• In both cases the buffer menu is still visible. In Figure 6.5, C-o has been pressed.

Figure 6.5
C-o has been pressed, which loaded the file .tcshrc into the other window. Focus is still in the buffer list window.

  • d, C-d, and x--Pressing d marks the buffer on the current line for deletion, and moves down to the next line. Likewise C-d marks for deletion but moves to the previous line. The buffer is not deleted right away. To do the actual deletion, you must press x (for execute). The reason for this two-stage deletion is that you can execute a macro, for example, that marks the buffers. When the macro has been executed, you can verify the list before you waste the buffers. If any of the buffers are modified, you are asked whether you want to save them before you delete them.

  • s--Pressing s marks the given buffer for saving. Again, the buffer is not saved right away, but only marked.

In the first column the letter D indicates that the given buffer is marked for deletion, whereas the letter S in the second column indicates that it has been marked for saving (see Figure 6.6).

Figure 6.6
Indication of marked buffers.

Buffer Names

When a buffer is loaded from a file it gets the same name as the file's name excluding the directory path. This makes it easy to find a given buffer, if you know which file it contains. This is most definitely the most intuitive name for the buffer. There is one exception, namely if a buffer exists with the same name. This is possible if two files with the same name from different directories are loaded into Emacs. In this case a number is appended to the end of the filename. Thus if Emacs already contains a buffer with the name index.html, and you load another file with this name into Emacs, the second buffer is called index.html<2>. The third buffer is called index.hmtl<3>, and so on. The files that the buffers were loaded from are, of course, not renamed.

Caution - If you have two buffers in Emacs called index.html and index.html<2>, the second is not renamed to index.html when the first is killed. That is, when a buffer has been named, it will not be renamed.

Besides the buffers which you create, Emacs also creates and manages some itself. Up to now, you have seen a few of these, namely the message buffer, containing old messages from the minibuffer, and the buffer menu buffer described in the previous section. To make it easier for you to distinguish these buffers from those you create yourself, the names for these buffers have a star at the beginning and the end. Examples of these buffer names include *Messages*, *Buffer List*, and *Help*.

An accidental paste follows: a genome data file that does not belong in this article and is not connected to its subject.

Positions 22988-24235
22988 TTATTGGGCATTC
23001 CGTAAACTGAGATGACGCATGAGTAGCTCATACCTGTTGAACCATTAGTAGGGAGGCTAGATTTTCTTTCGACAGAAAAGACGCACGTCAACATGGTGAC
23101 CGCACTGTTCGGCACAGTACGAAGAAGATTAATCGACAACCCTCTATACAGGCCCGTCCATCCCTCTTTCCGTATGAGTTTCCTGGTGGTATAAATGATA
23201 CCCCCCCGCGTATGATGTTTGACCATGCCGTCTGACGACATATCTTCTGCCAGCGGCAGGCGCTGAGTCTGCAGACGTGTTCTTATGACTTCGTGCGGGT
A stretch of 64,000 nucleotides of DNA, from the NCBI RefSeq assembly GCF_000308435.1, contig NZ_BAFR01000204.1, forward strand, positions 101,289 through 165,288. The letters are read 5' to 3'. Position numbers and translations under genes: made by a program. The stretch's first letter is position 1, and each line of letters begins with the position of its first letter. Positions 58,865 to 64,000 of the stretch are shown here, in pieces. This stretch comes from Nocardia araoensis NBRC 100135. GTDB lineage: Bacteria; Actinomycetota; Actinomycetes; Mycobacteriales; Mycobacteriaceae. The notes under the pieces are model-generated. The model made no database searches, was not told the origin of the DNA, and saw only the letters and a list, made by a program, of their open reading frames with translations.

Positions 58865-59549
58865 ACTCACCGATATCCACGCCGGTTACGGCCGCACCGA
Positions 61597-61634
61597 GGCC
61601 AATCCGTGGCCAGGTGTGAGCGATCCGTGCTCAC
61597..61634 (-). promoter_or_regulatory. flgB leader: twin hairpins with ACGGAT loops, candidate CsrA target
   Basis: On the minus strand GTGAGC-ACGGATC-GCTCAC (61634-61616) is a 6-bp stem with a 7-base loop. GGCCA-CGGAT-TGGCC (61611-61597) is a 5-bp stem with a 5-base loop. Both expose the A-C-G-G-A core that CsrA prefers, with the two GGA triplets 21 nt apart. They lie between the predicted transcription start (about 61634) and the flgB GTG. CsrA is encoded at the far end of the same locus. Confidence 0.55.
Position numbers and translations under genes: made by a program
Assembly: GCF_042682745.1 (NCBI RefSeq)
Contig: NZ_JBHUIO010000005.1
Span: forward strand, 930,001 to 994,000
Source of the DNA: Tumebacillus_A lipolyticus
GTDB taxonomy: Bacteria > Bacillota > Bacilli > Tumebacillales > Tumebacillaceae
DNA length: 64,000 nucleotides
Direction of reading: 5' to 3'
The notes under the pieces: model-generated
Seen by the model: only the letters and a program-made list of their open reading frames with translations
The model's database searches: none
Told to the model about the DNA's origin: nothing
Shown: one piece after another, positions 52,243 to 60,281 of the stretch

The Buffer Menu

In Hour 3, "Getting Started with Emacs," you saw that the buffer list was available from the Buffers entry in the menu bar. In Figures 6.7 and 6.8 you can see what it looks like.

Figure 6.7
The Buffers menu entry from GNU Emacs.

Figure 6.8
The buffer menu in XEmacs.

There is a bit of difference between GNU Emacs and XEmacs at this point. The main difference is that the files are sorted by category in XEmacs (that is, HTML files in one group and Lisp files in another), which is not the case in GNU Emacs.

Tip - Using the msb library, GNU Emacs can be enhanced to have categorized entries in the Buffers submenu. It is, however, beyond the scope of this book to describe this library, because it requires some knowledge of Lisp programming.

Traveling Through the Buffers

If you want to go to a buffer, and you can't remember its name very well, there are hints in the following two subsections. Both tell you about a different package that makes it simple to get to a buffer using the keyboard. If, on the other hand, you think that pressing C-x b.and using the Tab key to find the correct buffer is enough for you, you can skip the rest of this section. But please come back here when you have begun to use Emacs in such a way that you often have more than 15-20 buffers alive at the same time. (No, that is not unusual at all!)

When you press C-x b.Emacs suggests the name of the previous buffer you visited. This is especially useful if you switch between two buffers. Initially you open the first buffer and then the next one, but from then on you can simply press C-x b RET .to go to the other one (given, of course, that you do not switch to another buffer in between).

This approach, however, does not work if you edit three files that you have to frequently switch between. An alternative is to use the library yic-buffer, which lets you travel through the list of buffers without naming any files. Simply think of all the buffers as keys in a key ring. With the functions from yic-buffer you have the capability to go to the next or previous buffer in this ring.